Kagan remarked, in an unpublished PhD dissertation submitted to Harvard University, that Vidal (1981) documented that in Piaget’s early study of snails where he argued that their morphology changes over time in commerce with the environment and then is genetically encoded, is an idea he would never abandon (Kagan, 1984). Kagan noted however that one of the key criticisms of Piaget is that he treated the principles of Western logic and mathematics as demanded by each person’s everyday experiences.

            For Piaget, the disequilibrium that occurs in novel situations is a negative reinforcement, which is removed by expanding our cognitive repertoire and accompanying behaviours. Learning, for both Piaget and Skinner, changes what we think and do. Though Piaget is reprimanded for not paying enough attention to the socio-cultural context, it can be accommodated within his theory, as we see when we respond to Kagan’s colleague, Gardner.

            There are two separate concerns, according to Gardner, that affect both behaviourism and cognitive science. According to Gardner (1987), cognitive psychology deemphasizes emotions and the socio-cultural context.  He wrote, “If, in the last analysis, anthropology proves to like largely outside of mainstream cognitive science, this will be an important (if somewhat disappointing) finding” (Gardner, 1987, p. 258). Gardner (1884) said regarding behaviourism: “Today the theoretical claims of behaviourism (though not its various applied achievements) are largely of historic interest”, though not its experimental methodology (pp. 110, 135).

            In fact, Skinner’s reference to the external environment is important as it addresses the very concern that it does not pay attention to the socio-cultural context, which troubles Gardner about cognitive science. Reading Skinner in light of Piaget, and vice versa, however, allows expanding the contingencies that shape behaviour, including the socio-cultural context. That is, behaviour that is rewarded with would be partly contingent on the socio-cultural context.

            Beilin (1992), in “Piaget’s Enduring Contribution to Developmental Psychology”, explained that all cognitive accounts of development must have a structural explanation, that is, functional mechanisms of mind. Beilin also pointed out that Piaget’s theory can be divided into four stages. There are invariant features among the stages, however. According to Beilin, the idea of moving from the egocentric to social reasoning pervades his account. Beilin (1992) wrote, “The child’s action was seen as the fundamental source of knowledge rather than the traditionally defined sources of perception and language” (p. 195).  Beilin (1992) noted, also, “As Piaget liked to put it, there is no form without function and no function without form” (p. 202).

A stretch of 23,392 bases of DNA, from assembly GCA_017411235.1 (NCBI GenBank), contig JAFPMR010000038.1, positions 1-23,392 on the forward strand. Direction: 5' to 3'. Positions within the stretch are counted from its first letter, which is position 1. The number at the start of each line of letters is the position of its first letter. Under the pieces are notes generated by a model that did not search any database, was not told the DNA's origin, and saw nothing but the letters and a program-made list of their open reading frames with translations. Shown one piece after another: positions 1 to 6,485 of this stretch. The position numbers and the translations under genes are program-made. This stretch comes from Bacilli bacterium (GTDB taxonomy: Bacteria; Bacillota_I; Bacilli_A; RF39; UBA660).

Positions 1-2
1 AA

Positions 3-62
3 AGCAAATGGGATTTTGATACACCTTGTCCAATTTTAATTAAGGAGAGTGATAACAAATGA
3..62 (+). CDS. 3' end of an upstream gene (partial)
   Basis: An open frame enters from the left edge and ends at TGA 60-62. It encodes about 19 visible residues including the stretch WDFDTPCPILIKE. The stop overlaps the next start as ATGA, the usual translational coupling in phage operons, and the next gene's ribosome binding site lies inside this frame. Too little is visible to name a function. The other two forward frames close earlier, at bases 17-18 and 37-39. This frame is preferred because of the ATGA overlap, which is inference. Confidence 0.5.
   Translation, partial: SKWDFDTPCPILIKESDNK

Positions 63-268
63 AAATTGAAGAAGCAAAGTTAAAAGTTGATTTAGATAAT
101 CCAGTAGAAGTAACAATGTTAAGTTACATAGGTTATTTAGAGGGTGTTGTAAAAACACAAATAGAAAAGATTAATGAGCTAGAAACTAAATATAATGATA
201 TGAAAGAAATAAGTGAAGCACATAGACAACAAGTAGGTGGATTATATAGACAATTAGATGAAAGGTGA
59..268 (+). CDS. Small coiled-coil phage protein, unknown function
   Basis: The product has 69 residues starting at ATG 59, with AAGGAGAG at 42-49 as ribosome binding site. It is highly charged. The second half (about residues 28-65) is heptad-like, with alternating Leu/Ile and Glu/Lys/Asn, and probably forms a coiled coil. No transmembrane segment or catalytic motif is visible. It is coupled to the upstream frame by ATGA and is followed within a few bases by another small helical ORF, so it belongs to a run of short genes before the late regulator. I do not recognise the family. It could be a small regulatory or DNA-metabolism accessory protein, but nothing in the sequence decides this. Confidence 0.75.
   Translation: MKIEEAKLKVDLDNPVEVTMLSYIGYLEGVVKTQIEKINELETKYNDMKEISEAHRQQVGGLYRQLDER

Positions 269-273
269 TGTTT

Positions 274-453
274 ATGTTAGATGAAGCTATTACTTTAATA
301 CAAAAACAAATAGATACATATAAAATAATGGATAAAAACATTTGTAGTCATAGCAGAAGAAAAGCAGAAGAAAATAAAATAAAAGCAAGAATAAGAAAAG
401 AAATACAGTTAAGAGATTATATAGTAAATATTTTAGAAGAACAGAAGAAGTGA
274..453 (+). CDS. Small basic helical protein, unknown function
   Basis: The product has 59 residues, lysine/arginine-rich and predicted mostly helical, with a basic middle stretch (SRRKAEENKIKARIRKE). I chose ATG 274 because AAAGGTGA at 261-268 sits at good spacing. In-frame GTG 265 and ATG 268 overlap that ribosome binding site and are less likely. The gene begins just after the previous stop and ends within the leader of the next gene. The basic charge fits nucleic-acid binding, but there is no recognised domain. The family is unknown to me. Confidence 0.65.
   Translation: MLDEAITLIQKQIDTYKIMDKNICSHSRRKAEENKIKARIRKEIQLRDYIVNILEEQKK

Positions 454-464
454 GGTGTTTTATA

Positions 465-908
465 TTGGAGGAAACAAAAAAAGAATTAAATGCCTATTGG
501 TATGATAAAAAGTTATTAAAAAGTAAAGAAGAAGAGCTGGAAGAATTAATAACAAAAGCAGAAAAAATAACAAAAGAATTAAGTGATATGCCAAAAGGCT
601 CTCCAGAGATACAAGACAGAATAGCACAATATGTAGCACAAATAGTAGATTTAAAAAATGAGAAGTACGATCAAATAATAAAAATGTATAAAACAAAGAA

I have already pointed out that the account of Piaget I develop is assumed to be unaffected by changes in his view; investigating the claim goes beyond the scope of this paper. Suffice it to say, however that to the extent that Piaget became more receptive to the role of the socio-cultural context, his view comes closer to the over-all cognitive behaviourist account provided. For Piaget and Skinner, it is the functionality of action in solving a problem that motivates learning which is at the heart of Piaget’s account of conservation in mathematics.

            Alessi (1992), writing in the American Psychologist, distinguishes three types of selection: (1) phylogenic, or evolutionary, (2) ontogenetic, the “development of behaviour patterns within an individual’s repertoire during its own lifetime though reinforcement”; and (3), cultural, the development of various coordinated patterns of behaviour (p. 1359). He separated proximate causes that deal with micro-explanations (DNA) from ultimate ones which concern macro-ones and allow us to understand “how come?” (Alessi, 1992, pp. 1359 – 1360). Phylogenic DNA is the bookkeeper of our problem solving histories, Alessi said, though it is the phenotype that negotiates the secretive pressures with the environment, not the genotype. All selection is based on function: certain rules will help a group survive. As Alessi noted, for Skinner, behaviour operates at all three levels, which will be made explicit when I consider Piaget.

Further aspects of Alessi’s account have been corroborated.  Donahoe (2002), in “Behaviour and Neuroscience”, noted that selection by reinforcement in our individual lives alters neural architecture, that is, neuroanatomy. Prior skills are required to learn new tasks according to him. Henrich and associates (2003) writing about genetic and cultural evolution in a different context have remarked on the ability of cultural selection to be embedded in genetic evolution also.  

Piaget’s desire to have a biological basis for his account resonates with Skinner, who had already mapped out the relationship between how ontogeny and behaviour, mediated through culture, affects our genetic evolution. According to Piaget, we do things based on needs, which are partly socially determined. The needs required for development are rooted in the evolution of the human brain, for Piaget. Culture can, in principle, lead to a change in the nature or substance in the selection of needs.